Section 13 Prologue to Numerous Relapse.


126 views
Uploaded on:
Category: Product / Service
Description
Measurements for Supervisors Utilizing Microsoft ® Exceed expectations 4 th Version Part 13 Prologue to Numerous Relapse The Different Relapse Model Thought: Look at the direct relationship between 1 subordinate (Y) and 2 or more free variables (X i )
Transcripts
Slide 1

Insights for Managers Using Microsoft ® Excel 4 th Edition Chapter 13 Introduction to Multiple Regression Statistics for Managers Using Microsoft Excel, 4e © 2004 Prentice-Hall, Inc.

Slide 2

The Multiple Regression Model Idea: Examine the direct relationship between 1 subordinate (Y) & 2 or more free variables (X i ) Multiple Regression Model with k Independent Variables: Population inclines Random Error Y-catch Statistics for Managers Using Microsoft Excel, 4e © 2004 Prentice-Hall, Inc.

Slide 3

Multiple Regression Equation The numerous\' coefficients relapse model are assessed utilizing example information Multiple relapse comparison with k autonomous variables: Estimated (or anticipated) estimation of Y Estimated capture Estimated incline coefficients In this section we will dependably utilize Excel to acquire the relapse slant coefficients and other relapse rundown measures. Measurements for Managers Using Microsoft Excel, 4e © 2004 Prentice-Hall, Inc.

Slide 4

Multiple Regression Equation (proceeded with) Two variable model Y Slope for variable X 1 X 2 Slope for variable X 2 X 1 Statistics for Managers Using Microsoft Excel, 4e © 2004 Prentice-Hall, Inc.

Slide 5

Example: 2 Independent Variables A merchant of solidified desert pies needs to assess elements thought to impact request Dependent variable: Pie deals (units every week) Independent variables: Price (in $) Advertising ($100’s) Data are gathered for 15 weeks Statistics for Managers Using Microsoft Excel, 4e © 2004 Prentice-Hall, Inc.

Slide 6

Pie Sales Example Multiple relapse mathematical statement: Sales = b 0 + b 1 (Price) + b 2 (Advertising) Statistics for Managers Using Microsoft Excel, 4e © 2004 Prentice-Hall, Inc.

Slide 7

Estimating a Multiple Linear Regression Equation Excel will be utilized to produce the coefficients and measures of decency of fit for various relapse Excel: Tools/Data Analysis... /Regression Statistics for Managers Using Microsoft Excel, 4e © 2004 Prentice-Hall, Inc.

Slide 8

Multiple Regression Output Statistics for Managers Using Microsoft Excel, 4e © 2004 Prentice-Hall, Inc.

Slide 9

The Multiple Regression Equation where Sales is in number of pies every week Price is in $ Advertising is in $100’s. b 1 = - 24.975 : deals will diminish, by and large, by 24.975 pies for each week for each $1 increment in offering cost, net of the impacts of changes because of publicizing b 2 = 74.131 : deals will increment, by and large, by 74.131 pies for every week for each $100 increment in promoting, net of the impacts of changes because of value Statistics for Managers Using Microsoft Excel, 4e © 2004 Prentice-Hall, Inc.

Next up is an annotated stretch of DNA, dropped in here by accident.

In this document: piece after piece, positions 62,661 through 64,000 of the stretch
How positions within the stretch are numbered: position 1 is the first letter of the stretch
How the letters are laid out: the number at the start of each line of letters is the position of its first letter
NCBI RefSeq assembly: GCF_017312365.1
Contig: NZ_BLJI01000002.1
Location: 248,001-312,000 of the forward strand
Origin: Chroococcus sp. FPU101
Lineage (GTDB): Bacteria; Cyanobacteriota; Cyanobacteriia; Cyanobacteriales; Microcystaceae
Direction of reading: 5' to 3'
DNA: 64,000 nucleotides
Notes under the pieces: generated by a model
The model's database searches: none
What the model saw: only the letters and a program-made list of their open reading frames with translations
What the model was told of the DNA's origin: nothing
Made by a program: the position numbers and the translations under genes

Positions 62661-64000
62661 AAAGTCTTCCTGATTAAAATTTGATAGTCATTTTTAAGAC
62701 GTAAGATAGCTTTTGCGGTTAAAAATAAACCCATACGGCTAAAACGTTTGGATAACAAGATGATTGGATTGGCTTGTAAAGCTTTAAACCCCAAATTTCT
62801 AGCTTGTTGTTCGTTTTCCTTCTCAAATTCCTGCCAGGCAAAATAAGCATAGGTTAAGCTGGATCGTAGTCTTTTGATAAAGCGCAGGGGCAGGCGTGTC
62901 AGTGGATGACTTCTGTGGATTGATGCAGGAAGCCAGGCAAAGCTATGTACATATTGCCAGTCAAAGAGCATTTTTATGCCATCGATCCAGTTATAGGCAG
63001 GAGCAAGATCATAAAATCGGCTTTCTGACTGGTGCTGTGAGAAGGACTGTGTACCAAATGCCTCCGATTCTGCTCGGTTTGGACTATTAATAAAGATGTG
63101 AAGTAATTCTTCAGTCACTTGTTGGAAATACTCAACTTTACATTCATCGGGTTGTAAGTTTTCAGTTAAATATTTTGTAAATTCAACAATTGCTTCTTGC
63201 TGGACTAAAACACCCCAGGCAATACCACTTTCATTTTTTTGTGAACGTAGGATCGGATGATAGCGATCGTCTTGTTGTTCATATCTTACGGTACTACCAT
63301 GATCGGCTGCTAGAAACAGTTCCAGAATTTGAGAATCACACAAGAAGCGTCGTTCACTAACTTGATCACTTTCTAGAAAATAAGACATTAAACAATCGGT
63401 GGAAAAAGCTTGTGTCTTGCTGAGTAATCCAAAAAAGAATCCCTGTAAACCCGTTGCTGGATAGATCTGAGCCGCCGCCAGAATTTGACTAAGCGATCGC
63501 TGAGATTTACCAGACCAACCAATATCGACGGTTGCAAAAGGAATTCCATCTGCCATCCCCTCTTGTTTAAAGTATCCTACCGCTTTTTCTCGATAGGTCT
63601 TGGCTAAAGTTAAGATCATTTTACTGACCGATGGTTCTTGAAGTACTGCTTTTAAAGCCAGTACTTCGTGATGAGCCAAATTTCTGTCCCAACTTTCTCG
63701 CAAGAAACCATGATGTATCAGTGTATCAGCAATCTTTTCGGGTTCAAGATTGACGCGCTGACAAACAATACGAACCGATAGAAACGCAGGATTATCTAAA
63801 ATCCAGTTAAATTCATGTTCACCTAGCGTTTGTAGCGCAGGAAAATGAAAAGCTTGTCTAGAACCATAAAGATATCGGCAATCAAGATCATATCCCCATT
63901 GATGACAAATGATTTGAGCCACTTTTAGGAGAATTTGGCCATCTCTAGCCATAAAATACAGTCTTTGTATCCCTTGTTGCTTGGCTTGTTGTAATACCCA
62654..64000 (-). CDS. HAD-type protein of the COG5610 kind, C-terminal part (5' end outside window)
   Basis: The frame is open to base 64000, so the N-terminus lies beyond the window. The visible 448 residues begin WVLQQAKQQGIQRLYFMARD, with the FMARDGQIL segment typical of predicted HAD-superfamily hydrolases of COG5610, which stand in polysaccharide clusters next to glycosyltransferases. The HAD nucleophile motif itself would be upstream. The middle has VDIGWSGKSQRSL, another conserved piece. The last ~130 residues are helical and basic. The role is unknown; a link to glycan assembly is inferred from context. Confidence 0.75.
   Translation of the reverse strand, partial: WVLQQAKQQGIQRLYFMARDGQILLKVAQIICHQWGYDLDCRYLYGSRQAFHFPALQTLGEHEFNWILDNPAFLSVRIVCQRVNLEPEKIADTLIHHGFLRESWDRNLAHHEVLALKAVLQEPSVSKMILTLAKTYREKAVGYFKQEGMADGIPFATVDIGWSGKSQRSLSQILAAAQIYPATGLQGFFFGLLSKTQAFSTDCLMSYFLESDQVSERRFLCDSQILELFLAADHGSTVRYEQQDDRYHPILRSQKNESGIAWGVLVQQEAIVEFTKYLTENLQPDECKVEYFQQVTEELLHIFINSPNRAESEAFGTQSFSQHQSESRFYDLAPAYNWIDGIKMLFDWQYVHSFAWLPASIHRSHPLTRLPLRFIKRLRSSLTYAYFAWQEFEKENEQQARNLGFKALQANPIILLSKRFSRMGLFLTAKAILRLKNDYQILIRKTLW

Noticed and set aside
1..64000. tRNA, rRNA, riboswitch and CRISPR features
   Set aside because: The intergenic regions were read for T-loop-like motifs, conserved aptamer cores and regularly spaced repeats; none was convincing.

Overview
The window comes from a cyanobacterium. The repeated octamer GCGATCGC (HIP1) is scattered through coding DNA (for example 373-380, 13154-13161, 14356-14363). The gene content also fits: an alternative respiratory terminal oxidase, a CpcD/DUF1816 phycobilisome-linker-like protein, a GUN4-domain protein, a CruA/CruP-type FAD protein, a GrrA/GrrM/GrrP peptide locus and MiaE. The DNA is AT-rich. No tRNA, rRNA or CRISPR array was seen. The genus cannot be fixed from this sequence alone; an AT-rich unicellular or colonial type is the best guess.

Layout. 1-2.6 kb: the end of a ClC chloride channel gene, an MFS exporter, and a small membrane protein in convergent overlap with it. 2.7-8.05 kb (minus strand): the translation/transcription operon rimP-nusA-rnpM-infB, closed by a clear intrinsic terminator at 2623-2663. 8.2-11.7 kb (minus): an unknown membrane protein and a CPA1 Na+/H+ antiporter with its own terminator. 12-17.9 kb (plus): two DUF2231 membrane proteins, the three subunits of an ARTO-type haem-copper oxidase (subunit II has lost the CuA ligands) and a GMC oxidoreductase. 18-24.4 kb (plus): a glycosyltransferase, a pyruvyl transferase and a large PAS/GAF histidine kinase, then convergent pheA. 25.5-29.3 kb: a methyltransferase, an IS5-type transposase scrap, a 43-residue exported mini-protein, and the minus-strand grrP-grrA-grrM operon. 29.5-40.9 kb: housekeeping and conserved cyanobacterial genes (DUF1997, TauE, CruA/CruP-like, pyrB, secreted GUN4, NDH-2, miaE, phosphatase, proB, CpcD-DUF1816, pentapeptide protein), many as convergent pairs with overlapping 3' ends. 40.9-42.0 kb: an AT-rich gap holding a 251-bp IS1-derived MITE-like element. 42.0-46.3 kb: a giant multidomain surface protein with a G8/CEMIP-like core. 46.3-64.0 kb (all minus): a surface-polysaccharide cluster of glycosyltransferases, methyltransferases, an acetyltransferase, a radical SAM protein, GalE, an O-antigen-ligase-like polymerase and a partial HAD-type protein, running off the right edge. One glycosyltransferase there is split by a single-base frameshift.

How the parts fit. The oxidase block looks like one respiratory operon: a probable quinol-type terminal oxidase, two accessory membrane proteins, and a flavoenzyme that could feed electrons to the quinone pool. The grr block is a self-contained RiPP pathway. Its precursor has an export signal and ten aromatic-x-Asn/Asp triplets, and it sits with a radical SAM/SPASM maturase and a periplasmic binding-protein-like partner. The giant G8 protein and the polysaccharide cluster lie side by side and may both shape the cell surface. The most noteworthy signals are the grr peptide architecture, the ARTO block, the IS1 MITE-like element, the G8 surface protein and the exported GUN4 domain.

Slide 10

Using The Equation to Make Predictions Predict deals for a week in which the offering cost is $5.50 and publicizing is $350: Note that Advertising is in $100’s so $350 implies that X 2 = 3.5 Predicted deals is 428.62 pies Statistics for Managers Using Microsoft Excel, 4e © 2004 Prentice-Hall, Inc.

Slide 11

Coefficient of Multiple Determination Reports the extent of aggregate variety in Y clarified by all X variables taken together Statistics for Managers Using Microsoft Excel, 4e © 2004 Prentice-Hall, Inc.

Slide 12

Multiple Coefficient of Determination (proceeded with) 52.1% of the variety in pie deals is clarified by the variety in value and publicizing Statistics for Managers Using Microsoft Excel, 4e © 2004 Prentice-Hall, Inc.

Slide 13

Adjusted r 2 r 2 never diminishes when another X variable is added to the model This can be a burden when looking at models What is the net impact of including another variable? We lose a level of opportunity when another X variable is included Did the new X variable add enough logical energy to balance the loss of one level of flexibility? Measurements for Managers Using Microsoft Excel, 4e © 2004 Prentice-Hall, Inc.

Slide 14

Adjusted r 2 (proceeded with) Shows the extent of variety in Y clarified by all X variables balanced for the quantity of X variables utilized (where n = test size, k = number of autonomous variables) Penalize intemperate utilization of irrelevant free variables Smaller than r 2 Useful in contrasting among models Statistics for Managers Using Microsoft Excel, 4e © 2004 Prentice-Hall, Inc.

Slide 15

Adjusted r 2 (proceeded with) 44.2% of the variety in pie deals is clarified by the variety in value and publicizing, considering the specimen size and number of free variables Statistics for Managers Using Microsoft Excel, 4e © 2004 Prentice-Hall, Inc.